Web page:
A couple of weeks ago, I gave a webinar for Semperis, on the topic of protecting AD from attackers. I presented 5 tips on the things you can do within your AD and Windows environments, to protect against “information exposure” that might allow an attacker to find paths of higher privilege within your AD environments. If you’ve been a longtime reader of my blog, you know that this has been a topic of high interest to me since I first wrote about the excellent tool– Bloodhound, which uses information within AD and your Windows environment, along with a graph engine, to find lateral movement paths to highly privileged (e.g. Domain Admins) access. Indeed I’ve talked about this mostly in the context of Group Policy, and that is a part of the story, but for sure there is a broader story here that encompasses AD and your Windows systems in general, along with GP, and that’s what I cover in this webinar. But, I do also focus on the GP angle of this and introduce a new PowerShell script to help you lockdown your GPOs.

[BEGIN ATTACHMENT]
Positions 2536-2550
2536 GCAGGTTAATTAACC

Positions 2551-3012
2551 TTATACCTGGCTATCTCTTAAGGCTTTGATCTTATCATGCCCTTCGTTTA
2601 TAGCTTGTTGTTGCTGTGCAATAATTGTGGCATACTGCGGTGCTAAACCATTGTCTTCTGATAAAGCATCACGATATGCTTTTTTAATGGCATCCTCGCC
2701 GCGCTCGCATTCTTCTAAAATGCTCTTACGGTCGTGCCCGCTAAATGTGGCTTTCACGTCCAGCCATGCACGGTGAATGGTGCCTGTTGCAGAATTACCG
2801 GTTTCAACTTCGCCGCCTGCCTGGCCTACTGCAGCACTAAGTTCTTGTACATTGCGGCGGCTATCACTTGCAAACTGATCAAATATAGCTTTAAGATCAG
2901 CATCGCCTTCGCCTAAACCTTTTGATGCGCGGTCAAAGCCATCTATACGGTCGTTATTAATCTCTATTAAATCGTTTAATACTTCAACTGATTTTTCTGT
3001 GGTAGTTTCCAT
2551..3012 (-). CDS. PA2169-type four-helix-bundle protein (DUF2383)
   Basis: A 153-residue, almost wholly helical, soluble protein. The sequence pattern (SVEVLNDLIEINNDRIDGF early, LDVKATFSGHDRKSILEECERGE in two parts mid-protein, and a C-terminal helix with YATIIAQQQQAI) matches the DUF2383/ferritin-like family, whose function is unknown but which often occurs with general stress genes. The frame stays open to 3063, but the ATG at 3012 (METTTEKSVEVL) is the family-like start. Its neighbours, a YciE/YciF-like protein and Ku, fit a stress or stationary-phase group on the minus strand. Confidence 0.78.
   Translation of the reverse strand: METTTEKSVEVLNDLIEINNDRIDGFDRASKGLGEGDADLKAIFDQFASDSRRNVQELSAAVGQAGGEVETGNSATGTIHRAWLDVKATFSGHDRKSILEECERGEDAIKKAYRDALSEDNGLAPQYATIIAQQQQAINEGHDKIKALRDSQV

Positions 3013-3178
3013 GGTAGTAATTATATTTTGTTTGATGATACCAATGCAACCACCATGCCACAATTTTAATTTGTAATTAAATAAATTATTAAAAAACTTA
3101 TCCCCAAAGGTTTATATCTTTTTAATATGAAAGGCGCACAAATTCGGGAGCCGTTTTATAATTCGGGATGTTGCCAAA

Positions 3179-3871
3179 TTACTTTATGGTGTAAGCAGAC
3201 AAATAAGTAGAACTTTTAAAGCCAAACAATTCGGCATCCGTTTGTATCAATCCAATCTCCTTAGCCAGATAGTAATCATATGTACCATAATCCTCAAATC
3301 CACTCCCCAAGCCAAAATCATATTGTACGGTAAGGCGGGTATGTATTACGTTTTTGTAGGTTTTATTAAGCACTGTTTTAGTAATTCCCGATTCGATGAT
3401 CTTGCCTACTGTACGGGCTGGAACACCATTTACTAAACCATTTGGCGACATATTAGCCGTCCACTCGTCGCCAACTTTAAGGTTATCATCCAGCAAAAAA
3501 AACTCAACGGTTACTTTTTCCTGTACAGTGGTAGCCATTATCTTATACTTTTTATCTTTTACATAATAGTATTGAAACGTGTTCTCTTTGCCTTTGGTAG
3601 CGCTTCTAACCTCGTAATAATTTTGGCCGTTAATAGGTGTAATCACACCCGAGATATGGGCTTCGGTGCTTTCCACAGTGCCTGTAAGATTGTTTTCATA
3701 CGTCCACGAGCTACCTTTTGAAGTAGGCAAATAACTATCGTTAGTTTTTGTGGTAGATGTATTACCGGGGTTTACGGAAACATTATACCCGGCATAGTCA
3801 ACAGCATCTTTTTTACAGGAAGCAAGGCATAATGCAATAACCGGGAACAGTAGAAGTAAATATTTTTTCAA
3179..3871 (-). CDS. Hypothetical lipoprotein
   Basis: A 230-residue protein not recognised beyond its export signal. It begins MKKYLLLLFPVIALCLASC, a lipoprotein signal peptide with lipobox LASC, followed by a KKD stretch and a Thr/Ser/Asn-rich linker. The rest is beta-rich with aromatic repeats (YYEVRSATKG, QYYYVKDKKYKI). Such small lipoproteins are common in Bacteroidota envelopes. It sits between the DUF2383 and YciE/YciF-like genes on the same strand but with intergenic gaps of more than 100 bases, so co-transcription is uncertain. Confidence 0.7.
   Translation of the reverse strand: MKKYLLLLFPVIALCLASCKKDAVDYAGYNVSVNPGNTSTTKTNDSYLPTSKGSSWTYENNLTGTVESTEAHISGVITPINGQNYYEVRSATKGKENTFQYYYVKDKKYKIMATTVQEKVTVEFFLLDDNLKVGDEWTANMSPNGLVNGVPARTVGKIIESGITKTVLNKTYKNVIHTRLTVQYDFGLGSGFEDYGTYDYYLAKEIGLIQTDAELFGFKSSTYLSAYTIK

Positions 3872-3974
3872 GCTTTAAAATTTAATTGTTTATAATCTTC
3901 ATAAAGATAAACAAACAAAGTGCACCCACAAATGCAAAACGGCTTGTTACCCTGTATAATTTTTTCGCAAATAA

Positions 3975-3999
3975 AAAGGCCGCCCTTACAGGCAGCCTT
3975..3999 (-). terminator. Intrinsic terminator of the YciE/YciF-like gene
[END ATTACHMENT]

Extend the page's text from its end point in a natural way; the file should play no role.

A New GP Script
In the webinar, I gave 5 tips (and a bonus one) that sought to directly address the common paths that tools like Bloodhound seek to exploit today. One of those relates to finding GPOs that contain settings that grant privileged access within your environment. There are a set of well-known policy areas that are commonly used in many environments to confer, for example, local admin access across workstations and desktops (e.g. Restricted Groups policy or GP Preferences Local Users and Groups) or user rights that confer admin-level privileges on systems (e.g. User Rights Assignment). GPOs that implement these policy areas, I’ve argued in the past, should not be “world-readable”. In other words, if you saw a delegation that included “Authenticated Users” with Read or ReadApply permissions on one of these GPOs, then you were asking for a potential attacker to be able to easily find and read them, and determine what users and groups you had privileged access to on which systems. As a result, I created a new PowerShell script called “Get-VulnerableGPO” that uses the GP Settings parser in my GPMC PowerShell module 2.0 to identify GPOs with these settings, that are world-readable, so that you can find them and lock them down.
In the webinar, I introduce the Get-VulnerableGPO script mentioned above. You can view a recording of the webinar here, which includes not only tips for locking down GP, but also guidance on hardening AD and your Windows environment in general to minimize information exposure.